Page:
Tracking Strength Training Results


So I’ve taken the plunge and purchased a set of PowerBlock U90 adjustable dumbbells. I’m starting a Fitness Blender program to try and get into strength training after not having done anything for several years.

I did the first workout a week ago, and ended up with a severe case of DOMS. Around 24-72 hours, I was having difficulties walking, and in particular standing up or sitting down. I struggled on the last couple of reps for each exercise, but was able to complete them. I’m assuming the DOMS is just something I need to spend 1-2 weeks working through?

I then injured myself mountain biking by slipping on a rocky creek crossing and landing on my left elbow and right thumb. I’m nearly recovered, so will be picking back up the dumbbells again in the next couple of days. Instead of just jumping back in, I’m wanting to approach this from the perspective of keeping measurements and quantifying my results – much like FTP tests.

I’m looking for strength, and not muscle growth. Given I’m on a forum dedicated to training, tracking progress, etc – what is a good way for tracking my progress with strength training at regular intervals? I’m guessing there are different exercises I can try with 1RM (or other rep maxes?) to test different muscle groups, but I’m not sure how or if there is even a way to standardise it. Obviously, I also want to track my results so I can keep going for progressive overload and challenging myself.

Or more broadly, is anyone able to recommend a good strength training book that covers the A to Z of strength training such as how to set goals, start a program, track progress, some (basic) physiology, etc?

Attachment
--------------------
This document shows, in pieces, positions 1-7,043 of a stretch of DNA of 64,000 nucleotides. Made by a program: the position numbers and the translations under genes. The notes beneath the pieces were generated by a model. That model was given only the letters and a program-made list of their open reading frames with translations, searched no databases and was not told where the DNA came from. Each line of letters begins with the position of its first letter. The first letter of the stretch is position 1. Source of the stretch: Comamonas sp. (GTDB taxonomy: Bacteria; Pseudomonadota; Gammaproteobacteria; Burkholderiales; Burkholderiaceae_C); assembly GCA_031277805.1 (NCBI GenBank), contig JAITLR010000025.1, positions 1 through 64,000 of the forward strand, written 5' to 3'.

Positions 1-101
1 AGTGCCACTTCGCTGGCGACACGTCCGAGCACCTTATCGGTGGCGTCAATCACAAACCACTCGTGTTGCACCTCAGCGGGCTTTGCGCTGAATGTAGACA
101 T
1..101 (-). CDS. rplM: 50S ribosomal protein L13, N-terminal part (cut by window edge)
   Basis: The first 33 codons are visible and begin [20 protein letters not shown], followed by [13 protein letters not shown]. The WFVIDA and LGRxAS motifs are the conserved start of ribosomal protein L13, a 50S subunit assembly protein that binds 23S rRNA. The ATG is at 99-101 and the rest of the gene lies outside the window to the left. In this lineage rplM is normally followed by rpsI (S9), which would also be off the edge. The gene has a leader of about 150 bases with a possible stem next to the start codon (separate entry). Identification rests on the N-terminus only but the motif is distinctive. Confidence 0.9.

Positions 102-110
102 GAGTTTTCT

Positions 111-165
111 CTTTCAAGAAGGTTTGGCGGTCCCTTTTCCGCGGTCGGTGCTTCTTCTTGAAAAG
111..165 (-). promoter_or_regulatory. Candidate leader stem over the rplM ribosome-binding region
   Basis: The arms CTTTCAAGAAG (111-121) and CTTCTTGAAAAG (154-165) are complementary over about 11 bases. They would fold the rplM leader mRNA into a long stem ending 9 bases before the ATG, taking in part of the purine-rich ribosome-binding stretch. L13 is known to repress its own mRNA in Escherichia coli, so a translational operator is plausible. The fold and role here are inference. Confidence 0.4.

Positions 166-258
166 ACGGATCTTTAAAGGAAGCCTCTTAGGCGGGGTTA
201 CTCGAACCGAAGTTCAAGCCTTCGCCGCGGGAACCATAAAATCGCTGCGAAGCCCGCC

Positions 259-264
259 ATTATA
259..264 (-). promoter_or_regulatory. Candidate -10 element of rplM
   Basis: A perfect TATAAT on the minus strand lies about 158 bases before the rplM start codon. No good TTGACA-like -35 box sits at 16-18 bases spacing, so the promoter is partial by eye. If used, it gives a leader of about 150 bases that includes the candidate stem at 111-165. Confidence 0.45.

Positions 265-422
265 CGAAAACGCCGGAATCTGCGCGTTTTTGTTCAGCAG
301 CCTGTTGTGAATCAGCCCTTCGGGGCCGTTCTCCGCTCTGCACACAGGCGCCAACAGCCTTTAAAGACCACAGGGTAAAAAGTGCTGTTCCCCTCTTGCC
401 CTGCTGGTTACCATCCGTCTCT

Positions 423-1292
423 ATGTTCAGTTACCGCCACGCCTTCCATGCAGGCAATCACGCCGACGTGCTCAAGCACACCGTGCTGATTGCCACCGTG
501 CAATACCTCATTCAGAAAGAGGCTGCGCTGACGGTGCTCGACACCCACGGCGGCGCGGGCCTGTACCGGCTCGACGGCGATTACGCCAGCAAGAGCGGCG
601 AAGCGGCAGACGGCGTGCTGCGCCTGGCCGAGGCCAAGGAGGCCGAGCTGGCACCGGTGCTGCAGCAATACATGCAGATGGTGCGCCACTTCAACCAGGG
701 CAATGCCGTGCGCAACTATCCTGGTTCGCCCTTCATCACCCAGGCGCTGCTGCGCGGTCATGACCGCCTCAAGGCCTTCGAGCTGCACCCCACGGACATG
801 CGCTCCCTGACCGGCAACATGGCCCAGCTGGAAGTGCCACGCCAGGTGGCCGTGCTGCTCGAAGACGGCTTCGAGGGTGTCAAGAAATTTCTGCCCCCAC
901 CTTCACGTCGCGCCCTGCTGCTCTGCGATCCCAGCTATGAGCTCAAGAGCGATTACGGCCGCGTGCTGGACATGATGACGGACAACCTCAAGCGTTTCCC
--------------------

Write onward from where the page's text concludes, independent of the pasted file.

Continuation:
You can add a workout to the TR calendar and put notes in there if you want to track what Rx you are doing, reps, weight, etc.

I started lifting in October and was very sore for days after every workout. I was alternating between 2 or 3 workouts per week depending on what else I was doing (work, running, bike). Once I got to a level I was (am) happy with I went to 1 day a week and I’ve kept all of my 1 rep max weights the same. It is pretty easy to maintain and I can do my weights in under 30 minutes a week. I also no longer have any soreness or at least not enough to impact any other workouts I do (run, bike).

I think workouts are very individual but I’ve settled on a circuit training plan that works for me such as:

25 Ab Crunches (on the mat, on a Rx ball or with overhead weights, whatever I’m in the mood for)
Bench Press - Warmup weight but to failure, then 3-5 reps heavier
25 Hanging Leg Raise - Super helpful for my cycling, hips and abs
Dips to failure - love them
Deadlift - Warmup weight 10 reps, then 3-5 reps heavier

Repeat 3 times, not much rest between circuits, a few minutes at most.

Once warmed up I will increase my bench and deadlift weights to my target and rep those to failure, usually between 3 and 5 reps. When I say to failure I’m not talking about blowing up my joints or dropping weights etc., but where I’m struggling to get the last one up and wouldn’t be sure I could do another without a spotter, which I don’t have.